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Animal Friends Blog

12th
March
2020

5 poisonous garden plants

Spring is a wonderful season and you might be planning or planting some flowers ready for summer or waiting for the flowering bulbs you planted in Autumn to bloom. Whatever your garden plans, it’s important to consider your chosen flower’s toxicity as well as their attraction.

What spring bulbs or flowers are toxic to pets?

Daffodils

A famous spring flower sometimes found on woodland walks and a favourite in gardens. This flower’s bulb is poisonous to our canine and feline friends so don’t be tempted to plant any in your garden or remove any daffodils that might already be there, especially if your dog loves to dig.

If your pet has eaten a bulb, flowers or managed to drink some water from a vase with daffodils in, either in autumn when they were planted or in spring once they are flowering, your cat or dog may show signs of poisoning.

These include:

  • Vomiting
  • Stomach upset
  • Increased heart rate
  • Abdominal pain

Tulips

Another spring favourite, adding a pop of colour to any garden or vase. All parts of this plant are poisonous, but the bulbs contain most of the toxins.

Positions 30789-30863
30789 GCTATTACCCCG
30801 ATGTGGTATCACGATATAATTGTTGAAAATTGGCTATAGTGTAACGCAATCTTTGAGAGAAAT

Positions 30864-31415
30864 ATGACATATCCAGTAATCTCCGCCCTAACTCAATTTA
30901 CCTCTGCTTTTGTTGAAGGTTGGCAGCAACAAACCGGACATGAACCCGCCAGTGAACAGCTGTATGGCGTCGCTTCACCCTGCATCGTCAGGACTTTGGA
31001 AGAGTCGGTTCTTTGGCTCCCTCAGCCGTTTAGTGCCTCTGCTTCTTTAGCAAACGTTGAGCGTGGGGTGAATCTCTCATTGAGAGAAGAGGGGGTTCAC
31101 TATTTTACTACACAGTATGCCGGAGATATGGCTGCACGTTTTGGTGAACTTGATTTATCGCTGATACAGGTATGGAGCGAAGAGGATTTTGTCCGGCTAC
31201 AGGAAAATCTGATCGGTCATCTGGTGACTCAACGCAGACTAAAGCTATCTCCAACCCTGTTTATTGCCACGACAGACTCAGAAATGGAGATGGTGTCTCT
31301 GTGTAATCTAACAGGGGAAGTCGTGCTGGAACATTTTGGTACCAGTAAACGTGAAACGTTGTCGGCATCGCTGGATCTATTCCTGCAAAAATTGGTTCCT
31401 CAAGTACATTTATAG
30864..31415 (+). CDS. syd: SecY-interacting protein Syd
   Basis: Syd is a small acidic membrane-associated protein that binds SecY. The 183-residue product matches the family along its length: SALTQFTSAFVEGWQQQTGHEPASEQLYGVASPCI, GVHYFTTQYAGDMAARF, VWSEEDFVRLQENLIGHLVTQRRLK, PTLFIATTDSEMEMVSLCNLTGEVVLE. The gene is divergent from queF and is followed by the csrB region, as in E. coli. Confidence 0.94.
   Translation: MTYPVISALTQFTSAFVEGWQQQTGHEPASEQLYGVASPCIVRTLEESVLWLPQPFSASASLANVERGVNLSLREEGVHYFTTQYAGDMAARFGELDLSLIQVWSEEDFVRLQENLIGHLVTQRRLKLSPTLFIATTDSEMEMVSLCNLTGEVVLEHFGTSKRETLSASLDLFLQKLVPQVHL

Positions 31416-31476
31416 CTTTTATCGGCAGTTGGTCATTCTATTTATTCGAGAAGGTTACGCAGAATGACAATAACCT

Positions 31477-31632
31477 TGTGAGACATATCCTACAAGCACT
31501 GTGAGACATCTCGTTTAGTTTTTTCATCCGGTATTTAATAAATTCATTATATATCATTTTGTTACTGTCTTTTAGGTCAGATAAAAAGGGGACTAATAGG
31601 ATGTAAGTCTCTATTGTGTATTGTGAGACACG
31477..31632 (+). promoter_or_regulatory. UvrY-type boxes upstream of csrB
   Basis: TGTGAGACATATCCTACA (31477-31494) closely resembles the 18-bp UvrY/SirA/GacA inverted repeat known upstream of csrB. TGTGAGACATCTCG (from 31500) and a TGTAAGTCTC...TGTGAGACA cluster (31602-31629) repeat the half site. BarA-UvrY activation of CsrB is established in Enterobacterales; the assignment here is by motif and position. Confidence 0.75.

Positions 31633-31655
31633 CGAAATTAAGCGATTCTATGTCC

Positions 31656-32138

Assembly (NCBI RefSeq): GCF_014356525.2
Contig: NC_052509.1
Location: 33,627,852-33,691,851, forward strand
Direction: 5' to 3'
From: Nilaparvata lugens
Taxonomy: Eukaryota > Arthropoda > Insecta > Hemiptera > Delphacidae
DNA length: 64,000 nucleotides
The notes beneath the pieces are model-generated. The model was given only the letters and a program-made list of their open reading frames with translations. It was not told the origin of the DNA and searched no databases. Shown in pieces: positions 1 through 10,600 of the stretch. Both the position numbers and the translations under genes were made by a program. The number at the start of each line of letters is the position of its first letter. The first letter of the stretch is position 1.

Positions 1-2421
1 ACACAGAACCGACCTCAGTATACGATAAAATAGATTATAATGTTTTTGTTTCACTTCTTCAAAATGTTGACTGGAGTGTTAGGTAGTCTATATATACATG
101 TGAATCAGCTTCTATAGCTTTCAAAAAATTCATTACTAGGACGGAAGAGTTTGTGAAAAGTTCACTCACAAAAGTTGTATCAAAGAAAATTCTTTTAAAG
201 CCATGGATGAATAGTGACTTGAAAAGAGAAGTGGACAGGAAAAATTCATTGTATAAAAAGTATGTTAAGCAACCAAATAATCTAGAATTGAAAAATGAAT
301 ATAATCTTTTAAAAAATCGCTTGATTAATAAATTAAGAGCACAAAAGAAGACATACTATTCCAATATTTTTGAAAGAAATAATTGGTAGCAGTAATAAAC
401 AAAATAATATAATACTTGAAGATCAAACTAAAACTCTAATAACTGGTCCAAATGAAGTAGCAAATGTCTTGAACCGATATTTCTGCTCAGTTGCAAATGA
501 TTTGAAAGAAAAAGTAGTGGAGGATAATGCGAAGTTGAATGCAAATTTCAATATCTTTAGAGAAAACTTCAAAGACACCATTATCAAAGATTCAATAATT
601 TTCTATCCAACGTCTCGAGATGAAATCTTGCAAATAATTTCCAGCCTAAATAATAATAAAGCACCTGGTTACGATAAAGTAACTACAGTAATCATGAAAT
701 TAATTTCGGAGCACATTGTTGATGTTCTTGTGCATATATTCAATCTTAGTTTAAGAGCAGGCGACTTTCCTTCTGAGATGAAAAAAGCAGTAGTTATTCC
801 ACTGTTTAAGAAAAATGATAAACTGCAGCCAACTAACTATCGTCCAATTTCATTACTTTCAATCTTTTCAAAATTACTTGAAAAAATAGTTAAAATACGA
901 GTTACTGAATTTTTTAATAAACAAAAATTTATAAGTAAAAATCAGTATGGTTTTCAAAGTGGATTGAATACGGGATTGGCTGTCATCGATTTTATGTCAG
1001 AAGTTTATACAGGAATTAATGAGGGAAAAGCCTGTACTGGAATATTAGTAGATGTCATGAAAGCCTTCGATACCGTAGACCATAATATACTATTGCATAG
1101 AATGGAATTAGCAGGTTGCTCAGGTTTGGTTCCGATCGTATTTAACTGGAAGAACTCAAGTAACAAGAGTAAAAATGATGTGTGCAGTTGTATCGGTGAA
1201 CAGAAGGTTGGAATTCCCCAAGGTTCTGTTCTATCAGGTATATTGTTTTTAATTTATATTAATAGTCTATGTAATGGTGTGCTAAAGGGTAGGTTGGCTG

Symptoms of tulip ingestion include:

  • Vomiting
  • Diarrhoea
  • Depression
  • Heart problems
  • Breathing difficulties

Hyacinths

These gorgeous flowers can live outside or potted indoors but the entire plant is poisonous to our pets. The bulb holds the highest concentration of the toxic calcium oxalate crystals.

Symptoms of hyacinth bulb and flower poisoning in pets:

  • Diarrhoea
  • Nausea
  • Vomiting
  • Tremors Seizures

Foxglove

Your cat or dog might not show much interest to these trumpet-like purple blossoms, but it’s important to stay wary as these can prove toxic to our pets.

Unfortunately, ingestion of any part of the plant can result in poisoning in our pets and symptoms will vary depending on how much your pet consumes.

These symptoms include:

  • Weakness
  • Vomiting
  • Collapse
  • Diarrhoea
  • Drooling
  • Dilated pupils
  • Seizures

Lilies

Lilies often line the flower beds in gardens as well as fill vases on windowsills, but these favourite flowers, and their bulbs, are highly toxic to our pets.

The danger varies by the type of lily, as some are more toxic than others.

Symptoms of lily poisoning include:

  • Bad breath
  • Diarrhoea
  • Dehydration
  • Shock
  • Liver failure
  • Kidney failure

If you suspect your pet has eaten something they shouldn’t have and are showing symptoms of poisoning, then do not hesitate to contact your vet immediately so that your cat or dog can receive the care they need.

Keep an eye out on our blog for more charity visits, product reviews and pet advice or head over to our Facebook page for updates on our latest campaigns and giveaways.

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About

Hello, lovely readers, I'm Catrin George. I'm a treat dispenser and walk giver to Marvel, the border collie. I'm here to give you the latest updates and low downs on anything and everything pet related, whether they miaow, woof, or neigh. The blogs will be filled with news, reviews, and charity visits with some discounts and giveaways squeezed in-between. So, keep your eyes peeled here!

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